Recently in People Category

March 24, 2011

Discrimination by Complication: Same-Sex Parents Must Do More

Opposite-sex couples with children don't think much about what would happen if one of them were unable to care for the kids--obviously, the other parent would step in. Likewise, married couples should make wills, but even if they don't, a surviving spouse gets most or all of the deceased spouse's property.

For same-sex couples living in states where neither marriage equality nor relationship recognition (in the form of domestic partnerships or civil unions) has arrived, none of the above is necessarily true. This New York Times article describes the reality for one lesbian couple raising their children in Michigan.
June 3, 2009

Same-Sex Marriage Legal in New Hampshire

It's official: New Hampshire is the sixth state to legalize same-sex marriage. The bill was signed into law by Gov. John Lynch earlier today. Gov. Lynch does not personally support same-sex marriage, and his signing of the bill was predicated on lawmakers' adding a provision which guaranteed that religious groups and churches would not be forced to perform wedding ceremonies or recognize same-sex marriages. He says he would have vetoed any bill without this added language.

Today's ratification of the bill leaves Rhode Island as the only state in New England without legal same-sex marriage. So, Rhode Island, what's the holdup?
April 27, 2009

Same-Sex Weddings Begin in Iowa

Beginning this morning, same-sex wedding bells are ringing in Iowa. A number of couples obtained waivers of Iowa's three-day waiting period and were legally married on the day the recent state Supreme Court decision became effective.

A related MSNBC story describes Iowa's history as a state in the "forefront on social issues," including segregation, slavery, and women's rights. Apparently we should not be surprised that Iowa is now one of only four states offering full marriage equality to its lesbian and gay citizens.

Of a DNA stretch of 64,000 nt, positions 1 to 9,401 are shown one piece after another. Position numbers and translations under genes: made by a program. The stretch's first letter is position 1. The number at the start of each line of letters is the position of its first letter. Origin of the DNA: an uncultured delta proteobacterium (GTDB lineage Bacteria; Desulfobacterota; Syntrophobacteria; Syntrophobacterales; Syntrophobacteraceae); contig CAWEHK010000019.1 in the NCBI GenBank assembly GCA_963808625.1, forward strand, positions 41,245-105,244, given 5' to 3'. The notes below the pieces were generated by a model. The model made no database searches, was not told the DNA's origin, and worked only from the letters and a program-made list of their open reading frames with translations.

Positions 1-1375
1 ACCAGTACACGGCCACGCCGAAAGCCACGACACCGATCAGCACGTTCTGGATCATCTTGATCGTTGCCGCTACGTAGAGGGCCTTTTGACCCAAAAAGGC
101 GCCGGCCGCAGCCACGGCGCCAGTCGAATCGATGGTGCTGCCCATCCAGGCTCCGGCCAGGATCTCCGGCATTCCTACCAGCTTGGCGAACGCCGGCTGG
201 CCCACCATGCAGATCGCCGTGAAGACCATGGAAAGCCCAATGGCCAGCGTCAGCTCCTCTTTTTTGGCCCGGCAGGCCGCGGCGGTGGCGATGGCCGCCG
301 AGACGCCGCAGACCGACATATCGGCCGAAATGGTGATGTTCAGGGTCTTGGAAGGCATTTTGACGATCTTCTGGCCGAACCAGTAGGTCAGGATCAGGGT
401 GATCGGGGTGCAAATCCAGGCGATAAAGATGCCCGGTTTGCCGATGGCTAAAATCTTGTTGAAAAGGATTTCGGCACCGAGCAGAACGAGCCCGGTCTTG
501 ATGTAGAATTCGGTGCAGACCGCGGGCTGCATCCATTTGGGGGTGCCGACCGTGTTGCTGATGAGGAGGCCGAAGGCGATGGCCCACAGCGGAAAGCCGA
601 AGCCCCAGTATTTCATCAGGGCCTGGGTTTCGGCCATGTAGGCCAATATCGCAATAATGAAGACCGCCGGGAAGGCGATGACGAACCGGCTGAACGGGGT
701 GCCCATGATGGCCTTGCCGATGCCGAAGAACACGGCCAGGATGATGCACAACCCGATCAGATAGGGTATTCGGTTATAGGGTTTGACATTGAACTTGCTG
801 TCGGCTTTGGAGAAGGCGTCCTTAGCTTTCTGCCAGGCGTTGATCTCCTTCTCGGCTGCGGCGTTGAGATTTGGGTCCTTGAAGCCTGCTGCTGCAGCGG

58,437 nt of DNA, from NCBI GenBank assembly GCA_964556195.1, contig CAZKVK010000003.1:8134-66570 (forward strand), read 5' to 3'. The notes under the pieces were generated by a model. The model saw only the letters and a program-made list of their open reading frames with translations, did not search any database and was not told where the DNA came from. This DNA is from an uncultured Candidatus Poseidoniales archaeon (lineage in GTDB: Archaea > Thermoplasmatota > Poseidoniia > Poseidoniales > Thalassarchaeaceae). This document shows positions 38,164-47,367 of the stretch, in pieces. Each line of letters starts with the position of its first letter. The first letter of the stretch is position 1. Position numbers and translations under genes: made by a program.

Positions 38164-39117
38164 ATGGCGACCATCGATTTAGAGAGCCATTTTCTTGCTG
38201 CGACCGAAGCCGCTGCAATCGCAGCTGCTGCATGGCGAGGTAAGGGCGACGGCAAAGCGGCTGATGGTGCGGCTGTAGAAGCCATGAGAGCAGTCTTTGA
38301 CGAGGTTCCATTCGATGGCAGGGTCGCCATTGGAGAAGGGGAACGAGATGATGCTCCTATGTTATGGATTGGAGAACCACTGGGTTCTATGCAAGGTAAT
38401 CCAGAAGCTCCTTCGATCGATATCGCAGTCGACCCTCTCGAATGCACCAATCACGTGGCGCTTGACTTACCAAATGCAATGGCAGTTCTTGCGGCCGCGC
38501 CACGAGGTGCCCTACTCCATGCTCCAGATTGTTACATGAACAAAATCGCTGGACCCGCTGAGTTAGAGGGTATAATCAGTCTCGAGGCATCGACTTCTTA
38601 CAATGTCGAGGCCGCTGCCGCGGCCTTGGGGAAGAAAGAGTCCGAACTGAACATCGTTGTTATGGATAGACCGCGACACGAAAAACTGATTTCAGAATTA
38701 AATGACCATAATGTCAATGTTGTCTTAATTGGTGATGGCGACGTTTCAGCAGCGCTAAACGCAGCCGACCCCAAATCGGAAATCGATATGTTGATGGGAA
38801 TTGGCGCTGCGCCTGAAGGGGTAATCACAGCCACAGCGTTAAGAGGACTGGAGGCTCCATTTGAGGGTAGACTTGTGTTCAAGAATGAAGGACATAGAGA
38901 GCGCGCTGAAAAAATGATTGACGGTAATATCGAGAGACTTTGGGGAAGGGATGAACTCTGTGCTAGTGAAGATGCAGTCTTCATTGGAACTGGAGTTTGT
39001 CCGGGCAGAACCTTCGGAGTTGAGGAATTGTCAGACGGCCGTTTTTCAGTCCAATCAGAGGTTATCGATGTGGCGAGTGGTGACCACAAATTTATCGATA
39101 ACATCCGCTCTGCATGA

November 20, 2008

Prop 8 Opponents Get Day in Court

The California Supreme Court has agreed to consider multiple lawsuits challenging Proposition 8, the ballot initiative limiting marriage to opposite-sex couples. The lawsuits, described in this post, will be considered by the court on an expedited schedule, with briefing completed in January of 2009 and oral argument possible as early as March. (I know, that doesn't seem so expedited, but for the state high court, it's lightning-fast.)

As described in its order of November 19, the court will consider three questions: (1) whether Prop 8 is invalid because it constitutes a revision of, rather than an amendment to, the California Constitution; (2) whether Prop 8 violates the separation of powers doctrine under the California Constitution; and (3) if Prop 8 is upheld, what is its effect on the marriages of same-sex couples performed before the election?

Six out of seven justices voted to consider the lawsuits. The sole dissenter was Justice Joyce Kennard, whose decision not to join the majority here is somewhat troubling because she was one of the justices who joined the majority opinion in the marriage cases that resulted in the Supreme Court's May 15th ruling making same-sex marriage legal in California. But the questions being considered here are very different from those considered in the marriage cases, so it's difficult to predict where the justices will come down on this one. All of the filings in the Prop 8 case are available on the Supreme Court's "high profile case" page.